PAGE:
American Rifleman - October 2009 - (Page 16)

SPECIAL FEATURE NRA COUNTRY Welcome To know when you see my name, you’re used to reading about political and legislative issues. But this month we are launching a new, non-political e ort I’m very enthusiastic about. So I wanted to be the one to tell you all about it. Hold onto your hats for NRACountry—a new partnership between the NRA and the brightest stars of country music! We’re going to bring a new presence for the NRA into one of the fastest-growing entertainment segments today. The NRA is slated to become country music’s rst brand of freedom. Growing up in west Tennessee, I’ve been a country music fan all my life. And I know many of you are fans, too. We’ve been fortunate to host top performers at the recent NRA Annual I Meetings—the Charlie Daniels Band, Toby Keith, Miranda Lambert, the Oak Ridge Boys and, of course, Hank Williams Jr. But NRACountry isn’t going to be just about concerts. We’ve already held our kicko event—a charity shoot in Nashville, where we were joined by some of the top rising talent in country music today. Chuck Wicks was there. Justin Moore was there, too—see the sidebar about the concert series we’re launching with him—as were many more. NRACountry is going to be about shared values: patriotism, freedom, pride in America. We plan to celebrate these values with concerts and other events that will bene t our causes— gun safety programs, training and education for youth, and nonpartisan voter registration, to name just a few. NRA COUNTRY LOGO | version b revision met Chuck Wicks for the rst time at our rst NRACountry event—a sporting clays shoot. We had a lot in common and I was impressed with his enthusiasm about our program. He’s an NRA Life member, longtime hunter and Second Amendment supporter. I caught up with him recently to discuss his contribution to the NRACountry program, his background, ©2009. All Rights Reser ved. Fuel 100 is a TRG company. This is the confidential intellectual property of Fuel 100. Any reproduction or unauthorized use is prohibited. and some of his career highlights. One on One with Chuck Wicks I where we thought we might try to t it in—it was a highlight. Cox: Growing up on the farm, is that where you started hunting and shooting? Wicks: My dad got me into hunting and shooting. When I was 8 or 9 I started to get curious and started asking my dad if I 7.31.09 could tag along when he went hunting. I NRA COUNTRY PROPOSAL tagged along for a couple years and then when I turned 12, we got permission from Mom and I was allowed to go hunting and carry my own gun. So I went through the safety course, and I just fell in love with hunting. I owe it to my dad and the passion he had for it. We’d go hunting and have competitions—who got the most deer in the year—and I kicked his butt every year. My rst buck was a six pointer, but it was better than any deer my Dad had shot in his thirty years of deer hunting. He was happy for me—but I could tell he was a little bitter, too. We kept track the rst four years or so but I kept winning so we stopped keeping count. Cox: Our members always like to talk guns. Do you have any favorites? Wicks: I’ve always loved my Browning short Mag. That gun has never ever missed, I’ve killed all my biggest deer with it. I’ve always been a Browning fan, it was the rst gun I ever saved up my own money for. I’ve got others now, but that rst gun is my favorite. Cox: Chuck, it was a big honor to have you at our rst NRACountry event, the shoot at the CMA (Country Music Awards). As you know from that event, our NRACountry e ort will be a partnership with country artists and record labels, putting on events and bene ts to help fund important NRA Foundation programs like gun safety education, nonpartisan voter registration and more. We think it’s a natural t and we’re going to structure it to bene t our partners in the country music industry as well. Can our members hope that you will be an ongoing part of the NRACountry program? Wicks: Without a doubt—when I rst got invited to the shoot in Nashville I was excited, because that’s how I grew up. NRA and country music are a natural t. A lot of people in country music grew up on farms, and any time we have any excuse to pick up a gun and go shoot skeet or whatever, man, we’re on it. To do an event like you guys put together is awesome. It wasn’t one of those things Photos courtesy of Chuck Wicks 16 O CTOBER 2009 WWW.AMERICANRIFLEMAN.ORG http://WWW.AMERICANRIFLEMAN.ORG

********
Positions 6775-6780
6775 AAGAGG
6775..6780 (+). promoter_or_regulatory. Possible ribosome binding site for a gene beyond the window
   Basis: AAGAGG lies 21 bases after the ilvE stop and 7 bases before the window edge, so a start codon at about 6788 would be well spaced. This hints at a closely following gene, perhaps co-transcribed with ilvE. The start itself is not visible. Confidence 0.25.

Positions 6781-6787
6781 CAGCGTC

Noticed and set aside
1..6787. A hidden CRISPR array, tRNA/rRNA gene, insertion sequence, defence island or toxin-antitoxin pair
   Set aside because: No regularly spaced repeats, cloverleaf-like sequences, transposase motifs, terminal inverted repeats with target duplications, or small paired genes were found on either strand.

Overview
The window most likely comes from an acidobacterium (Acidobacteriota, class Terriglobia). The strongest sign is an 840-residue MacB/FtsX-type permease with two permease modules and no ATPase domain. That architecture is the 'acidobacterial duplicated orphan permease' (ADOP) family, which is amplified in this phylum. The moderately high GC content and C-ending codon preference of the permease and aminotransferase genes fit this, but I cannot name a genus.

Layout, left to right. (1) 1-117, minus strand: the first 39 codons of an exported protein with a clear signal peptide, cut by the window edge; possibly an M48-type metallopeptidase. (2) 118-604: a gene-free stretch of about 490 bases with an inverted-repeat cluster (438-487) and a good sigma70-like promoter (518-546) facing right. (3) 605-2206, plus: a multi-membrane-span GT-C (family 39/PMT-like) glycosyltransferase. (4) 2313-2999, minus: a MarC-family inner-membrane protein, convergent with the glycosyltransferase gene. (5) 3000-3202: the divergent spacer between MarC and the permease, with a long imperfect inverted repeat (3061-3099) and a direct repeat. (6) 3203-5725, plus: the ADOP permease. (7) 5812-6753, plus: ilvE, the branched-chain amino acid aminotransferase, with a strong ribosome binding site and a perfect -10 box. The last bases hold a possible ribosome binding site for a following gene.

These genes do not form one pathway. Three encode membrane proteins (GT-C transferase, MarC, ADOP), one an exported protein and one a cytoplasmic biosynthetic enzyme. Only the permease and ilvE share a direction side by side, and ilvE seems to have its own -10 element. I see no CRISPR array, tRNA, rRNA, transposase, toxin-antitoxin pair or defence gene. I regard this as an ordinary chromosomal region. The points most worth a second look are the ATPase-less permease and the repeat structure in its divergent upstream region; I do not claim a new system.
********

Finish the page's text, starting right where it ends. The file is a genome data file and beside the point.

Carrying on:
Table of Contents for the Digital Edition of American Rifleman - October 2009

American Rifleman - October 2009
From The Editor
Armed Citizen
Standing Guard
President’s Column
Welcome To NRACountry
Readers Write
News, Notes and Ephemera
Questions & Answers
Loading Bench
The Mayor vs. The People
Ruger’s SR-556: Ready To Run, Right Out Of The Box
The Colt U.S. M4 Carbine
The Truth About Gun Shows
Lincoln’s Rifles: “They Might Have Stayed To See The Shooting”
What Is A Purpose-Built Shotgun?
The ABCs Of Handgun Marksmanship
Making The Right Turn
Dope Bag: Data & Comment
Political Report
Trigger The Vote
NRA-ILA Report
Regional Report/Member Info & Benefits
Programs & Services
I Have This Old Gun

American Rifleman - October 2009